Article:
Pour the couscous onto a large serving dish. Sliced the chicken and serve over the couscous. Serve with Coriander Yogurt and Grilled Peppers.
When things get a little crazy, as they’ve been lately, I find myself constantly daydreaming of sitting at home with a big plate of comfort food, Mr GL and our animals at my side, with a good movie playing. My happy place is there, with them (and maybe a nice bottle of wine). With every season change seems to come more work, though happy work I’m glad to have, more functions, more meetings and more leaving the house, something that leaves a homebody like me feeling a slight bit of dread. I find myself fighting the urge to cancel plans, but I know that these things are essential to building the future I want. And though I often dread them while I stare into the mirror trying to hide the ever-apparent suitcases under my eyes and willing myself to shake off the dread and be happy I have so many interesting people to meet and greet, I always return home happier than I left. Glad for the interactions I’ve experienced, inspired by the people I’ve met, energized by a new project or event I’m taking part in and thrilled to come home to my waiting family. Busy is good. Busy is productive and engaged in a future I used to only dream of. It’s remembering to be completely present in the few moments of quiet, when the computers and phones are put away (which is rare, I’ll be honest), that matters.
When a free night popped up last week, I scoured the pantry early in the morning before heading off to work to see what we could do for dinner. In there I spied a bag of dried Romano beans that I’d picked up a while back for purposes I can’t seem to remember. I poured them into a big bowl of water and would worry about the rest of the details later. Not feeling particularly inspired that day, I put out an inquiry to an ever-brilliant group of Facebook and Twitter friends to see what they would do with the beans and decided that beans on toast would be the perfect plate of comfort I’d been craving so badly. I made a few stops along my walk home from work to grab some essentials and returned home to my beans, now softened and ready for a braise. I chopped and sautéed while Mr. GL and I caught up, him at a chair in the middle of the room and me at the counter – our designated spots. These are some of my very happiest memories; us in our small kitchen dancing around each other (and sometimes just dancing for the sake of it) while we try to get dinner ready. The busyness of everyday life stands still and we’re able to remember what it’s like to just be there, together, enjoying the quiet and each other.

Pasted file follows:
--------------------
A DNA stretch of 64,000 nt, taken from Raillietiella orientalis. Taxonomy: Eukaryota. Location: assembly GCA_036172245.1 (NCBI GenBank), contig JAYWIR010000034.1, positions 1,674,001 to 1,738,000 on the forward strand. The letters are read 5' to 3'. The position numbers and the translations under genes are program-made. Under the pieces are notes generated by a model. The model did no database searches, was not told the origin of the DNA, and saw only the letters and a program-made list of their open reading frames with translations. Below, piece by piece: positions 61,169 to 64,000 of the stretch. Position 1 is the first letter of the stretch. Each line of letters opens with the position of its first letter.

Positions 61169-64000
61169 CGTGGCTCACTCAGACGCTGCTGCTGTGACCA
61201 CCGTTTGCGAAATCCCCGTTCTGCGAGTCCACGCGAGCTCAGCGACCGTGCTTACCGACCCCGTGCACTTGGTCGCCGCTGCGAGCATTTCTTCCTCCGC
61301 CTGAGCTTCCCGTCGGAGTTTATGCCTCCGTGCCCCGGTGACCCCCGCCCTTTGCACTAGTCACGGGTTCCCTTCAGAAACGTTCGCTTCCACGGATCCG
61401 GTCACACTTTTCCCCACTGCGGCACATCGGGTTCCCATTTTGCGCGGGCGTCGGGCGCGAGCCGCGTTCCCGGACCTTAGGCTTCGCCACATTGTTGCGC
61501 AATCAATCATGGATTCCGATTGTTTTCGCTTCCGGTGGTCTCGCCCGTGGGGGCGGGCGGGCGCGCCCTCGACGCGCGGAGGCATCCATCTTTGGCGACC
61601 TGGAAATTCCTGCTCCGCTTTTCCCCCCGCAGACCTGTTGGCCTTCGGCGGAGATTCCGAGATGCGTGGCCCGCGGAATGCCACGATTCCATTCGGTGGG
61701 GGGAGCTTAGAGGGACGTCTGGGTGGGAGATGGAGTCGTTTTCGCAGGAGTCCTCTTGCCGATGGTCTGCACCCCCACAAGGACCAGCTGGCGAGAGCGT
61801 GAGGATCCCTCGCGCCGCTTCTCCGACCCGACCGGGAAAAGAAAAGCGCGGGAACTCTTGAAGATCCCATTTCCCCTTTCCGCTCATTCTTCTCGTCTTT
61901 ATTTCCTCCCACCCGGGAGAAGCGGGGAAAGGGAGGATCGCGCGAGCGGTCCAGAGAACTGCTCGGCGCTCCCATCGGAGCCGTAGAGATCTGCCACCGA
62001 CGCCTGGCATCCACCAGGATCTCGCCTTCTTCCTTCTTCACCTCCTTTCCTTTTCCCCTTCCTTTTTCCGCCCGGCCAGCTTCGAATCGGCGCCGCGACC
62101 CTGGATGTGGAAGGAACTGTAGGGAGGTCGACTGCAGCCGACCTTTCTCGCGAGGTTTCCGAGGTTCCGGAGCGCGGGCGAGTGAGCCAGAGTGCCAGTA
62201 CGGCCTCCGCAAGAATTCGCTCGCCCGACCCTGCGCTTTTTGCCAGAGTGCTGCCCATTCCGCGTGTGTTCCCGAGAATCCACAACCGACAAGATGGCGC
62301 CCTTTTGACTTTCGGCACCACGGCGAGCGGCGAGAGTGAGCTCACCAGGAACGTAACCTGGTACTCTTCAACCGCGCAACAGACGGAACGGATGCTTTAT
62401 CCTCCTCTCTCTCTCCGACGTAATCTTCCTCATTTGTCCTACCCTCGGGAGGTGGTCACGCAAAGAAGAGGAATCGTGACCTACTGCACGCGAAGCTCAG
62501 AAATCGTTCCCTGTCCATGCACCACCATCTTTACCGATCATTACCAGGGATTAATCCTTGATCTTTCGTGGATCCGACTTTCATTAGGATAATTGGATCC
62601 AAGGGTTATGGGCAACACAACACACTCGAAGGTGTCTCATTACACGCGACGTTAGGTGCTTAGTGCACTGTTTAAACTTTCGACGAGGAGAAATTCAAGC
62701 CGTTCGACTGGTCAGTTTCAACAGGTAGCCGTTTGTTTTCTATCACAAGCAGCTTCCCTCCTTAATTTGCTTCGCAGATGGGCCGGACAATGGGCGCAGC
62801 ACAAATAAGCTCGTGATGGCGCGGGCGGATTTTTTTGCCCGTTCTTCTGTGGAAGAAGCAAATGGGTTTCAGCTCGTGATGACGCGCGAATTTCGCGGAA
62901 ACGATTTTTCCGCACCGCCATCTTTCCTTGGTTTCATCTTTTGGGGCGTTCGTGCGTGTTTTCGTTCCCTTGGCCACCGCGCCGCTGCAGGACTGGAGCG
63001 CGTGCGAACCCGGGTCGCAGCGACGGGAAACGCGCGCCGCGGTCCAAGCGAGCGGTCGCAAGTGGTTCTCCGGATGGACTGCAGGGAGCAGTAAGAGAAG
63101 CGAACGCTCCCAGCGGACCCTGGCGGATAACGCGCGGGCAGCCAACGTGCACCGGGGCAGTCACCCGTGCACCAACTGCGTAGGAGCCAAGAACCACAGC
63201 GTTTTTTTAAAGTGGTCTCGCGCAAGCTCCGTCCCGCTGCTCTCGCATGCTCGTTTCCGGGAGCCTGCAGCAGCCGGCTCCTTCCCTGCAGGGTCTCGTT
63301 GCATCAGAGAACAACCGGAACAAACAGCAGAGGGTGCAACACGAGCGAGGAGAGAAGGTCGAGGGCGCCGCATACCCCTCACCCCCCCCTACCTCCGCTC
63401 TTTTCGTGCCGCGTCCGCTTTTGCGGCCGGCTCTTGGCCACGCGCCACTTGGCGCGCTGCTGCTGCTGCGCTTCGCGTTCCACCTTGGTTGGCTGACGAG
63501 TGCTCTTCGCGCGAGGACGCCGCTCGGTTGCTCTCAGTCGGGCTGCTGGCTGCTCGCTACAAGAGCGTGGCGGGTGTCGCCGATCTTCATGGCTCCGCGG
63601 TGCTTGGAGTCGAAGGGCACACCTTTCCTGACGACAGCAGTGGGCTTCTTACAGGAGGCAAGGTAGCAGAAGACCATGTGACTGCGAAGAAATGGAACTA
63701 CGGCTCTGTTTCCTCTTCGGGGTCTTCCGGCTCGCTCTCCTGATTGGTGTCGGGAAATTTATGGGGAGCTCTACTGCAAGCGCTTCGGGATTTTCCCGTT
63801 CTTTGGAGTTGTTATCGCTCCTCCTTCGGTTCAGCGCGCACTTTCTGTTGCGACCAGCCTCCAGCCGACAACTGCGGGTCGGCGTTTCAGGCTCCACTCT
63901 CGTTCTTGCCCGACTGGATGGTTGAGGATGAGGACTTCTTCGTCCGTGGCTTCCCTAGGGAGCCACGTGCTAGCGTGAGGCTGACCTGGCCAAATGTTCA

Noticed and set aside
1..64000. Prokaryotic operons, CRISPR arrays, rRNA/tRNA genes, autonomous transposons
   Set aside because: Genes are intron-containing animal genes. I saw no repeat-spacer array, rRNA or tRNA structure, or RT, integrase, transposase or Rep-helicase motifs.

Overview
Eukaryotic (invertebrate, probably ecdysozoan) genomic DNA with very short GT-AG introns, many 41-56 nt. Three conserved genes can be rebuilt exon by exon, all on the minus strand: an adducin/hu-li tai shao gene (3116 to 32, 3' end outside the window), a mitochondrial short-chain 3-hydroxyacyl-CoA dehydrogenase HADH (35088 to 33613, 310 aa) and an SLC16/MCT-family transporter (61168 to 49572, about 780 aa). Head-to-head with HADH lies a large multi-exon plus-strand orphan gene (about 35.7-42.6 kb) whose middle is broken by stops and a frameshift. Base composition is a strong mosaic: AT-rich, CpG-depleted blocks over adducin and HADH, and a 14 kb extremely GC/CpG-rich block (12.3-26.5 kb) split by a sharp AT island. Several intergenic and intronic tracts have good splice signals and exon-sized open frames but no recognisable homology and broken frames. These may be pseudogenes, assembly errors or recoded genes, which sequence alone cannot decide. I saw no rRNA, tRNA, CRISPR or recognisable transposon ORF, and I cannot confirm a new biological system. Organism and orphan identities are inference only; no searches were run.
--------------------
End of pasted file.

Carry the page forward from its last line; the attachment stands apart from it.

All of the other ‘stuff’ aside, these beans are god danged delicious. I ate two heaping servings (on two massive pieces of toasted country loaf) and would have gone back for thirds if it hadn’t been 9:30pm. Something tells me beans after 9pm aren’t a good thing for any parties involved. AMIRIGHT?! Toot jokes are my very favourite, apologies if you don’t share in my joy.
So let’s show you how to make these beans, shall we? I hope when you make them you’ll remember this post and cook them in the company of someone truly wonderful, someone who makes your busy life stand still for a few moments.
Braised Lemon, Leek & Pancetta Beans on Toast
adapted from Tastespotting
makes 6 servings
If you’d like to hold off on the pancetta, feel free. It does impart a fantastic richness to the beans, but a few glugs of olive oil will do just fine.
You can used canned beans if you simply MUST have these tonight, but dried beans hold their shape better and have a much nicer texture than canned.
2 cups of Romano beans (Pinto will work, too) soaked overnight (or for at least 5 hours)
¾ cup pancetta, cubed
2 celery stalks, sliced thin
3 large leeks, white and light green parts only, cleaned and sliced thin
4 cups sodium free stock (veg or chicken) or water
zest from 1 lemon
juice from 1 lemon
3 sprigs of tarragon + more for garnish
½ tsp dried thyme leaves
salt and pepper
few pinches red pepper flakes, optional
1 loaf crusty white or whole wheat bread
Preheat oven to 250.
Place a large heavy pot (with fitted lid) on the stove over medium-high heat and let it warm up. Add the cubed pancetta and let the fat render until its crisp. Remove to a paper towel lined bowl. Remove all but 2 tbsp of the pancetta fat from the pot and add the leeks and celery. Stir until they’ve softened, 4-5 minutes. Add the beans, stock or water (or a combination of the two), lemon zest + juice, tarragon sprigs, few pinches of salt, a generous amount of black pepper and red pepper flakes. Bring to a boil. Put the lid on and place in the oven for 1 ½ hours. Remove the lid, stir everything around and place in the oven for another 40 – 60 minutes, until there is still enough liquid to keep things moist, but not enough to make them soggy. Taste for seasoning and serve over toasted bread.
Garnish with fresh tarragon, olive oil and pepper.
I woke up last week with a hankering of the worst kind for eggs baked in marinara. Since then, I’ve made it such an obscene amount times I’m almost embarrassed to say. What’s that saying about moderation? Something about eating everything in excess? Or something? The fact that I wrote about another type of baked eggs a mere 4 posts ago should tell you that I’m no longer writing recipes for you to enjoy and I’ve gone rogue. The Gouda Life is now a baked egg recipe blog only. (Just kidding. But truthfully, I can’t stop eating eggs for every meal. I’m sorry you have to put up with this and we’ll return to your regular scheduled variety of food groups as soon as possible).